Over Christmas and New Year, I went into paper writing overdrive, made my head hurt, gained some neurons… and knowledge. The result was a presentation version of my paper 'Smell The City a Participatory Narrative: Or 8 Lumps of Lard Down the Pub'. The paper outlines the philosophies and intentions which informed a participatory artwork that I made in October 2013, Smell The City: An Olfactory Exploration of City Sewer Fat.
I went to Vancouver in January to present the paper at The 8th International Design Principles and Practices conference. My favourite bit of the experience were the presentations of / meeting the 'smell folks': (built environment smell expert extraordinaire) Victoria Henshaw, (smell map maker) Kate McClean, (sensory researcher) Melanie Mc Bride, (experiential researcher) Jason Nolan and (smell maker) Mike McGinley.
My favourite new bit of smell information came from these guys. According to Mike (animal) skunk smell can create an overpowering sensation of demotivation and 'bummed-outness'. The military have investigated it as a 'chemical repellant' but according to Melanie the smell is abhorrent to most but 10% find it pleasant… as it doesn't repel everyone it was deemed not so useful as a chemical weapon. It is not clear whether 'the military' have investigated the 'bummed-outness' effect… I am now so curious about the smell , that I have ordered a vial of a synthetic 'skunk' smell…
I spent my first day in Vancouver walking around the centre. All a bit too familiar: a TopShop, a H&M etc… As Vancouver is set out like a grid I decided to walk from the beginning of Granville to the end. The first part of the walk cut the through the city centre… large hotels, fashion shops… as I walked further through the centre the buildings became more Art Deco faded elegance… looked like they were being squatted… groups of men drinking alcohol out of paper bags…begging… hanging out in street corners…a bit intimidating… couldn't take photos… stopped walking when I got to the bridge to Granville Island.
I then walked back through Granville back to the beginning of my walk. Ate a A&W 'Uncle' burger… where a homeless man tried to blag a free burger…a big fuss and then a policeman stepped in a bought his burger for him… a sense of community seems ingrained in Canadian culture… lots of public interest adverts for health and education initiatives aims at 'newcomers' (immigrants)… but a paradox with the amount of homeless begging and alcoholism evident on the streets.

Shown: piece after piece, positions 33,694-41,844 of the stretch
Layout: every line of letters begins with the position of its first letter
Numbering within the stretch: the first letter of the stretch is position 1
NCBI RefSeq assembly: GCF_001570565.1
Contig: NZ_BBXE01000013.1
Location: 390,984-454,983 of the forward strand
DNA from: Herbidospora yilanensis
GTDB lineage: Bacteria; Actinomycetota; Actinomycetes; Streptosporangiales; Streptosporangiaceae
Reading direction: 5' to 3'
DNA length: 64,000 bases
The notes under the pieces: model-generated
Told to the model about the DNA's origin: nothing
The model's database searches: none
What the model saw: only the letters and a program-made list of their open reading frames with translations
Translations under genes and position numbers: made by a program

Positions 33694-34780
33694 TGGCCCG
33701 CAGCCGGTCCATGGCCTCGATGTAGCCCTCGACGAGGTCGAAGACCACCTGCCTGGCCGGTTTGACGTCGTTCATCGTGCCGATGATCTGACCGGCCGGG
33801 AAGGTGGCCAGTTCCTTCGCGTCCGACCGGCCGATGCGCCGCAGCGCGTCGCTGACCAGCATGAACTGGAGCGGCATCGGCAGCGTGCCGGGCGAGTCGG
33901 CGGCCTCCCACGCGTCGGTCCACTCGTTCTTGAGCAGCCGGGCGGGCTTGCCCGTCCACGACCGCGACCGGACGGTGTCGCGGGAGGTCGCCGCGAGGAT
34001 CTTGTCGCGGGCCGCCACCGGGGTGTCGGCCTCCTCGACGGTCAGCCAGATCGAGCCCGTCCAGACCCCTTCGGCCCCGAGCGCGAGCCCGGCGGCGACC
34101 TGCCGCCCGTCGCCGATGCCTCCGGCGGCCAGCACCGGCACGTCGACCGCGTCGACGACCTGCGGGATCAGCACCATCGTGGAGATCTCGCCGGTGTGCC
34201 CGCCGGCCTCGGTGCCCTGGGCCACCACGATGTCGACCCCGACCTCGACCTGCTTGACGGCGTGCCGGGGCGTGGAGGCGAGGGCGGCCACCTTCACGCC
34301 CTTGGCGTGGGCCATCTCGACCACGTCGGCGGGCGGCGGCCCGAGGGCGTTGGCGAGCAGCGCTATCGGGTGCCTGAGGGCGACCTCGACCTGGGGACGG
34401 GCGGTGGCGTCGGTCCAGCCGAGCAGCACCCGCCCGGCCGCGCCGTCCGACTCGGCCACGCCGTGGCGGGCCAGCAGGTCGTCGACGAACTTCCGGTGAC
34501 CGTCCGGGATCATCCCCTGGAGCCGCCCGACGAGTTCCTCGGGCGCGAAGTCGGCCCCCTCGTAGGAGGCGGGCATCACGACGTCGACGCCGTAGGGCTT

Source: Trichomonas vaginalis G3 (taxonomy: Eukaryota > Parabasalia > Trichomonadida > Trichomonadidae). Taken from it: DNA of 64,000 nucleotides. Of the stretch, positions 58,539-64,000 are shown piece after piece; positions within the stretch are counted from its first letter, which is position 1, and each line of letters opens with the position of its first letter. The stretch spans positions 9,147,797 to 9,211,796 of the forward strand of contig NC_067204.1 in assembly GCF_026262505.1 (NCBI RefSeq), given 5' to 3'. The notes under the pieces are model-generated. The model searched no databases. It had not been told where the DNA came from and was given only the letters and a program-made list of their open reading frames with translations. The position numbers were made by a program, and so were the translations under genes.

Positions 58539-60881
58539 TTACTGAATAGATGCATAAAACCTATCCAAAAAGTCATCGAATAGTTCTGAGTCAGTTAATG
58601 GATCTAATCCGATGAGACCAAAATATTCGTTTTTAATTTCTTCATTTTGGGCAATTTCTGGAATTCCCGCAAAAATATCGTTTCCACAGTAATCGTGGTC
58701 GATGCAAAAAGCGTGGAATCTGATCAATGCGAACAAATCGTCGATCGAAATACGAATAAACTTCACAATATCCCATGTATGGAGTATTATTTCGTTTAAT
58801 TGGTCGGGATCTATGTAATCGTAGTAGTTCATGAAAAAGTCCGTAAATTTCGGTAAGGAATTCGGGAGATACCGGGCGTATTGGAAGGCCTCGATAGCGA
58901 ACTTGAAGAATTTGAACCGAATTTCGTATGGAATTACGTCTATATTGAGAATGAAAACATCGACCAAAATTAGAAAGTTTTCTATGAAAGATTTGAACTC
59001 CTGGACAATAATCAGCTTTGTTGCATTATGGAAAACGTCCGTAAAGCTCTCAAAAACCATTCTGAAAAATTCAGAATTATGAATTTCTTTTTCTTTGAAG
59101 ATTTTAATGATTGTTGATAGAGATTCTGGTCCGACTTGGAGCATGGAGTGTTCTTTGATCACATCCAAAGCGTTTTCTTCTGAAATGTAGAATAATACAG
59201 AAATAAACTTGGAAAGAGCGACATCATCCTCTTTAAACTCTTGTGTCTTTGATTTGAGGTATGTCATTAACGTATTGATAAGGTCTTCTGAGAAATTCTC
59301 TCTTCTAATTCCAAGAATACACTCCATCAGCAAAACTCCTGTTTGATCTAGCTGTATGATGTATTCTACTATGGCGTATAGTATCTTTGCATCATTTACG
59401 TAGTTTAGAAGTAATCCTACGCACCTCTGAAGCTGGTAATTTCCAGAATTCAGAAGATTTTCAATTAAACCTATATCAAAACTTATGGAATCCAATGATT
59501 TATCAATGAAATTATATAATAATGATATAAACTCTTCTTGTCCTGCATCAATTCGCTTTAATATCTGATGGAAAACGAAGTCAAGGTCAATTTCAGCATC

I got a day travel ticket and travelled the city by bus… trying to find out how the majority of people live. Community spirit was immediately apparent on the buses… people didn't need reminding to move when older people or people with children/ buggies needed the bus space… people just gave up their seats and moved automatically… no fuss.
The suburbs of Vancouver consisted mainly of row upon row of detached wooden houses… a strip of land surrounding the perimeter of each house… I didn't see any 'proper' gardens… except one which had (I think) corn growing its front garden… the houses are close together… and the rows dense… when looking down streets you could see that the pattern was repeated into the distance… so close together and individual at the same time...
Vancouver Art Gallery is sited next to the conference venue in central Vancouver. A well laid out gallery, well worth a visit. Of particular interest was an exhibition by artist Kimsooja.
I didn't get an image of it but I spent a long time with her work 'A Needle Woman'. It is an installation of films of Kimsooja, back to the camera, standing still in the shopping streets of eight cities. The films play simultaneously for about 10 minutes. It is completely fascinating to see the reactions of passers by. Mainly indifference in London and Tokyo. Total curiosity in Delhi and Nairobi. The reactions say so much about the places and their cultures.